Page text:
House with a Heart Raffle


November 01, 1992|By SYLVIA BADGER

A hearty breakfast at the Center Club kicked off the secon House with a Heart Raffle, sponsored by the House with a Heart Foundation. The group hopes to raise $300,000 to fund projects for Action for the Homeless.

Last year's raffle landed Bob Gilwee of Sparks a new home in Odenton and raised more than a quarter of a million dollars, which was distributed to help Maryland's 47,000 homeless people. This year's raffle home is a three-bedroom town house, valued at $126,000, in Harford County's Belle Manor development.

Gov. William Donald Schaefer and Lou Grasmick, founder of the House with a Heart Foundation, eloquently delivered the message "We are our brothers' keepers" at the breakfast. Grasmick brought smiles to the 100 or more people he has involved in the project when he called himself the male version of Lainy LeBow, the governor's director of scheduling and public ,, relations.

I sat with Bill Stair, chairman of the board of Up-To-Date Laundry; Mike Angelos, deputy commissioner of the Port of Baltimore; Mike Stavlas, owner of Timbuktu restaurant on Dorsey Road, who donated the food for last year's reception; and Bob Neubeck and Chris Tabb, president and vice president of Jenco Homes, which will build the house on land donated by Alan Klatsky, president of Prestige Development.

Others at the breakfast were Joe Casey, Casey Real Estate, and Fletcher Hall, executive vice president of the Greater Baltimore Board of Realtors, both of whom picked up the breakfast tab; Jean Halle, president of Homestead Publishing and the first president of the House With a Heart Foundation; Jim O'Conor, chairman of the board of O'Conor, Piper and Flynn, and vice president of the foundation; John Moran, president of Household Bank, who got this year's campaign going with a $10,000 check.

Also present were Marcellus Alexander, general manager of WJZ-TV, one of the raffle's major sponsors, who would only smile when asked about luring Sally Thorner away from WMAR-TV; Tom Marudas, president of the William Donald Schaefer Foundation; Bob Hockaday Jr. and Emory Plitt, representing Harford County Executive Eileen Rehrmann; Ardie Gregory, station manager of WMIX-FM, a major sponsor; Frank Miano, executive vice president of the Home Builders Association of Maryland; and Cathy Lyness, executive director of the House With a Heart Foundation.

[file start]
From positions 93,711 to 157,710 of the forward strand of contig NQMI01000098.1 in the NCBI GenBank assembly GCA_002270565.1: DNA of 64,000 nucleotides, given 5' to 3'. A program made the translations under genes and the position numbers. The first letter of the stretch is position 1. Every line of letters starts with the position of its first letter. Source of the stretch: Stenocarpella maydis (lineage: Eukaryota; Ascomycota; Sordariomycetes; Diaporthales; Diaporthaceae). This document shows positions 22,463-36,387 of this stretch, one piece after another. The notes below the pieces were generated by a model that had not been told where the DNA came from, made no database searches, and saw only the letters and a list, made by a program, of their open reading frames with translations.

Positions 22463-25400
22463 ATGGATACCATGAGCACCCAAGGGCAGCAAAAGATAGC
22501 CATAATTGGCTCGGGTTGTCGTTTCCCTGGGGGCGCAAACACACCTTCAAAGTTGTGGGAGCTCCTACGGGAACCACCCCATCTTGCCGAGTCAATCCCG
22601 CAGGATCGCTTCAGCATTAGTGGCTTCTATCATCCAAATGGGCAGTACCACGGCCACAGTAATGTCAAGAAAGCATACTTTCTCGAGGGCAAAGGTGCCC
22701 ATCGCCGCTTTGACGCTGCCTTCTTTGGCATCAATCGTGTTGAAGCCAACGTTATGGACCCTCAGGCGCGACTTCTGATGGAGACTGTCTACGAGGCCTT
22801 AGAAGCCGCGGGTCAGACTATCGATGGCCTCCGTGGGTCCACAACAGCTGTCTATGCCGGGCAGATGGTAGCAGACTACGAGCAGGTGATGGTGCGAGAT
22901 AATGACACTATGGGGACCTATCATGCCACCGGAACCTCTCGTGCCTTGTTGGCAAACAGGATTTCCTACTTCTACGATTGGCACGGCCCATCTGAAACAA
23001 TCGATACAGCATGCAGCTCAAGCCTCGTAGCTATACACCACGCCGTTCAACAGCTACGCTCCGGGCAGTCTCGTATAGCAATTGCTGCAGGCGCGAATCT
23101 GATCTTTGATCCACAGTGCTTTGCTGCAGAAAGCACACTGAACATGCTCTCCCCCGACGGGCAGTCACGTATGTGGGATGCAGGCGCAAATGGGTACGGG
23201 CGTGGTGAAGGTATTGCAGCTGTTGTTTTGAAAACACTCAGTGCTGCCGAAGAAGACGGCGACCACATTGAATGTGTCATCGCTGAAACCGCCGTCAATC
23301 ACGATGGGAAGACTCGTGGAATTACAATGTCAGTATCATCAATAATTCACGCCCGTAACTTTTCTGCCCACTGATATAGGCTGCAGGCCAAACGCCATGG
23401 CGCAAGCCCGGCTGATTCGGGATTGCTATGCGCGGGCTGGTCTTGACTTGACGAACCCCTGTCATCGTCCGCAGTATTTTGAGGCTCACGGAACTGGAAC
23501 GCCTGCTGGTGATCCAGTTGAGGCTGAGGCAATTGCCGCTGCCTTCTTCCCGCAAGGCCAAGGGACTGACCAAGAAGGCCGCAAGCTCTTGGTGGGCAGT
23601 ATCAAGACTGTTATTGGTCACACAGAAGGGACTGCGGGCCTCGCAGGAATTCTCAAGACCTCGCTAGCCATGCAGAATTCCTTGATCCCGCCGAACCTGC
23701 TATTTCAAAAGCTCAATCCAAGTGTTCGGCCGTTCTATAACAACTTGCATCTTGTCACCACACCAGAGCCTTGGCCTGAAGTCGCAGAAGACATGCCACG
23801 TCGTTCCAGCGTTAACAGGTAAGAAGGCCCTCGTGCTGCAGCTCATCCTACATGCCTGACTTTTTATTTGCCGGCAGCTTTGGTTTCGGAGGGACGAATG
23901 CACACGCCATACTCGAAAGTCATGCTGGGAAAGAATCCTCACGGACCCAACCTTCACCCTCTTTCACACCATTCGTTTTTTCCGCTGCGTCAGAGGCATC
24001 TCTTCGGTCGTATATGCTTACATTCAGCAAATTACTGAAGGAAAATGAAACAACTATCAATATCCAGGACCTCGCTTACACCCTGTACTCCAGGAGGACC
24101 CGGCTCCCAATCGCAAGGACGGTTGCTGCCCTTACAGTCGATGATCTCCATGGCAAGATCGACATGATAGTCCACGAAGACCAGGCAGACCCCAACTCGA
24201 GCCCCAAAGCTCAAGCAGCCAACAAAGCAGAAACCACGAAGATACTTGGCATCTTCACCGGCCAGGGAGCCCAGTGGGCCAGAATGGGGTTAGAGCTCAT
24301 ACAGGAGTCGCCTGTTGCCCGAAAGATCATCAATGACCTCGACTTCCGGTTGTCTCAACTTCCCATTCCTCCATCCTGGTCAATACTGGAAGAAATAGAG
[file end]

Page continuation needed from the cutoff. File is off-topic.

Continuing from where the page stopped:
Others who left with envelopes filled with $10 raffle tickets were Joan McGill, Frank Battaglia, Blase Cooke, Mary Foster and even the founder's busy wife, Nancy Grasmick, state superintendent of schools.

The drawing takes place March 20, and raffle tickets are available at O'Conor, Piper and Flynn offices; Household Bank branches; and the sales center at Belle Manor, 2231-A Pointview Circle, Forest Hill, where the drawing will take place. Or you may send a check to the foundation office, 8600 LaSalle Road, Suite 610, Towson 21204 (which, by the way, was donated by Ed St. John of MIE Financial).

On the 75th anniversary of the patenting of the world's first pistogrip electric power drill, Black & Decker donated an original l917 drill, a post-World War II drill, the first home-use drill ever marketed, and a 1960 hedge trimmer to the Smithsonian Institution.

On hand at the Smithsonian for the festivities were Gary DiCamillo, president of Black & Decker's U.S. Power Tools; Spencer Crew, acting deputy director of the Smithsonian; and Susan Amey of Black & Decker's marketing department. Last month, Al Decker, the founder's son, was in Easton to pull the 50 millionth drill made by Black & Decker off the production line.

PHH Corp. CEO Robert Kunisch and retired PHH CEO JerrGeckle have a surprise for their 80 executives when they arrive in town for a series of meetings next week. Since these two CEOs are chairing this year's United Way Campaign, they want their execs to set an example of giving back to the community. So the PHH execs will do a variety of landscaping and office-related projects at the Baltimore Association for Retarded Citizens on York Road.

Around town: Did you see the governor's former press secretarFrank Traynor on WMAR-TV's early morning show with Horace Holmes and Rudy Miller last week? Traynor, who was transferred from the press office to MPT for a variety of reasons, was terrific.

Baltimore Sun Articles
Please note the green-lined linked article text has been applied commercially without any involvement from our newsroom editors, reporters or any other editorial staff.